(The utility will decide what they have to tell us, to ensure that they get what they want, yet still comply with the "public information" requirements of the law.)

CSU employee Lisa Mills writes, "Please understand there are more than sixty-seven techniques for engaging the public in participation. Public meetings are just one example. The process we follow for analyzing the most appropriate techniques is performed through two processes, Systematic Development of Informed Consent and Citizen Participation by Objectives."

(We reserve the right to determine who is told what, and when they are told.)

Mills also writes this: "I want to reiterate that we follow a thorough process when determining public participation techniques that invites the most effective and reliable public participation, not necessarily the most broad ..."

(Just to repeat, we only want a select number of participants in the early stages, and we must carefully select the most amenable individuals to help us achieve the goals.)

I hope this helps to clear up the mumbo jumbo.

Roy A. Kelly II

U.S. Army, retired


One big mouse

Thank you for last week's article regarding El Paso County's Regional Habitat Conservation Plan for the Preble's meadow jumping mouse ("Mouse clap," News).

It is a shame that proposals to protect critical habitat for endangered species are always reduced to arguments such as, "Why should I lose property value for a little mouse?" We need to remember that this little mouse's demise is an indicator of the huge loss of riparian habitat that we have brought about through development along the Front Range.

The Preble's meadow jumping mouse is but one species among hundreds that depend on riparian habitats. It is a shame that such habitats are not more highly valued along the Front Range, considering that we live in an arid climate and that riparian areas are relatively rare themselves.

Healthy stream courses also benefit us with scenic values, recreation opportunities and the ability to cleanse and reduce the erosion potential of runoff waters. This is a role that is becoming ever more important as the Front Range grows and pavement replaces permeable soils. Some of the consequences: The natural recharge of groundwater is interrupted, damaging erosion of valuable farmland occurs, and damaged sewage pipes spill into Fountain Creek.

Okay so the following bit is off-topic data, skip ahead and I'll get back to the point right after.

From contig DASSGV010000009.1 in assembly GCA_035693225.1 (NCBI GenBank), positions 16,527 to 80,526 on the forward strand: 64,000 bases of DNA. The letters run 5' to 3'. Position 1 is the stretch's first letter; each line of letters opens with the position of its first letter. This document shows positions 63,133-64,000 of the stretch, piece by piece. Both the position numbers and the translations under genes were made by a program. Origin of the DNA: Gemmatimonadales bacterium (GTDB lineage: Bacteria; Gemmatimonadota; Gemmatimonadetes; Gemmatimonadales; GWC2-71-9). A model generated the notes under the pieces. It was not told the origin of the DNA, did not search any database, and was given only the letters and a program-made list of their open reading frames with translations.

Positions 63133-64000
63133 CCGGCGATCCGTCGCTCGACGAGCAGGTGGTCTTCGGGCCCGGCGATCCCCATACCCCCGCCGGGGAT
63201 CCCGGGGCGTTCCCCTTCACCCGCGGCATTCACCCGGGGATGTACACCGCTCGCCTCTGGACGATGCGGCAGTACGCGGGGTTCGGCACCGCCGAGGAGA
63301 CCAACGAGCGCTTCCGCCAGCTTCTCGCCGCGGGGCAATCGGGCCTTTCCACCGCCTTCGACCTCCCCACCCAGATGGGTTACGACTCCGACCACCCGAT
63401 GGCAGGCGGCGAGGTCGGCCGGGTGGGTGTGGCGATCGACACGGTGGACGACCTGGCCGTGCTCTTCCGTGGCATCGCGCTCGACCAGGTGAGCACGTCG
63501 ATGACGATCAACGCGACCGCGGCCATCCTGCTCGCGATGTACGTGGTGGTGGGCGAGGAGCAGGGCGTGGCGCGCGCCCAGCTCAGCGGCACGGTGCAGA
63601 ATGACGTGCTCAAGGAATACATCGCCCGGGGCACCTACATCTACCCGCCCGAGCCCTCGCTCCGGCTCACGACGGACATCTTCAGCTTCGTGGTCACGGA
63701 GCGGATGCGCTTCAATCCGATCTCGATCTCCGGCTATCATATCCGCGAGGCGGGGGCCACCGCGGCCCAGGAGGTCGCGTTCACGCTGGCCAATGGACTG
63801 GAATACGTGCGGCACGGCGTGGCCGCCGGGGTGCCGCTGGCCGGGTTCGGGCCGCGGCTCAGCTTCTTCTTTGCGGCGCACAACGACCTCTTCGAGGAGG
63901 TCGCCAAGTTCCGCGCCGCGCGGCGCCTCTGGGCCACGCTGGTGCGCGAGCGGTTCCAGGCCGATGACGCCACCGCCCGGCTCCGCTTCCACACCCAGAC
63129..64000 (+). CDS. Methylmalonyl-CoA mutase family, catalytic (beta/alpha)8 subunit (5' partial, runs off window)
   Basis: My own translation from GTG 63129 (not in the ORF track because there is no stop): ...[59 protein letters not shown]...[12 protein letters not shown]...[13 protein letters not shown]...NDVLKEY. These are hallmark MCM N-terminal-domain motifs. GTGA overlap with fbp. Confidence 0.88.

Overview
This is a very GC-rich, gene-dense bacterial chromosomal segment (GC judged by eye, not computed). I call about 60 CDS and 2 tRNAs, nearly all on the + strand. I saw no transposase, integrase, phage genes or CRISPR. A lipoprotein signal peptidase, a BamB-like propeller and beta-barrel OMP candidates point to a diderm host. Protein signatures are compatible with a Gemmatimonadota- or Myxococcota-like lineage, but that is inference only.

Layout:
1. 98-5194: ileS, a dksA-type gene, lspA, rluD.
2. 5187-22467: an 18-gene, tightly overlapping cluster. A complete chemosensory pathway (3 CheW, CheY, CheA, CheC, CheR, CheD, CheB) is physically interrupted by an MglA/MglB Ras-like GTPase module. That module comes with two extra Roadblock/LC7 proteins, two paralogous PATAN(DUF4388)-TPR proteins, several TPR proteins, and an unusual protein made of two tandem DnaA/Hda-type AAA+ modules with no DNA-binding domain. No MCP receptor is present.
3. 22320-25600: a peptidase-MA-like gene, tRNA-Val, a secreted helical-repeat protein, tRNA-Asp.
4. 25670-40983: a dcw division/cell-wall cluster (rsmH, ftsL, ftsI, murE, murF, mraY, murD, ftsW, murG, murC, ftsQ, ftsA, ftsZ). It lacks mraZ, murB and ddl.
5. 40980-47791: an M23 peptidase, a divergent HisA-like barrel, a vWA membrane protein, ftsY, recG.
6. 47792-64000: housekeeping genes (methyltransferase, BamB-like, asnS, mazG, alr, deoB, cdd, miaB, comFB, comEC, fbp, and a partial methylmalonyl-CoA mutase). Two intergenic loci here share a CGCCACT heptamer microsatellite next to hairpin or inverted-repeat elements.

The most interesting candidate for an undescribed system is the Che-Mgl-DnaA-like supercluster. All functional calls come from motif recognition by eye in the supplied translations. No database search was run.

There are fine examples of development that has consciously protected riparian habitat without losing economic viability. One of the best is the successful expansion of Rocky Top Resources along Fountain Creek on East Las Vegas Street. Large, noisy equipment is an essential part of their business operation, but because they have protected the cottonwood trees along Fountain Creek, they have great blue herons nesting next to their mulching operations. And the owner is proud of their presence.

Wouldn't it be great if more landowners were proud of having wildlife thriving on their property?

I hope El Paso County will adopt protections for the Preble's meadow jumping mouse, but even more importantly, I hope it will adopt protections for all riparian habitats.

Nancy Strong

Colorado Springs

Pirates' pride

I read with interest John Hazlehurst's column in the Jan. 26 issue ("Standing tall," Outsider). Thank you for your excellent commentary on our city's architecture and your praise of David Owen Tryba for his efforts on the Fine Arts Center expansion.

One small correction though: Mr. Tryba is not a graduate of Palmer; he is a graduate of St. Mary's High School. Needless to say, we are very proud of this Pirate and his accomplishments.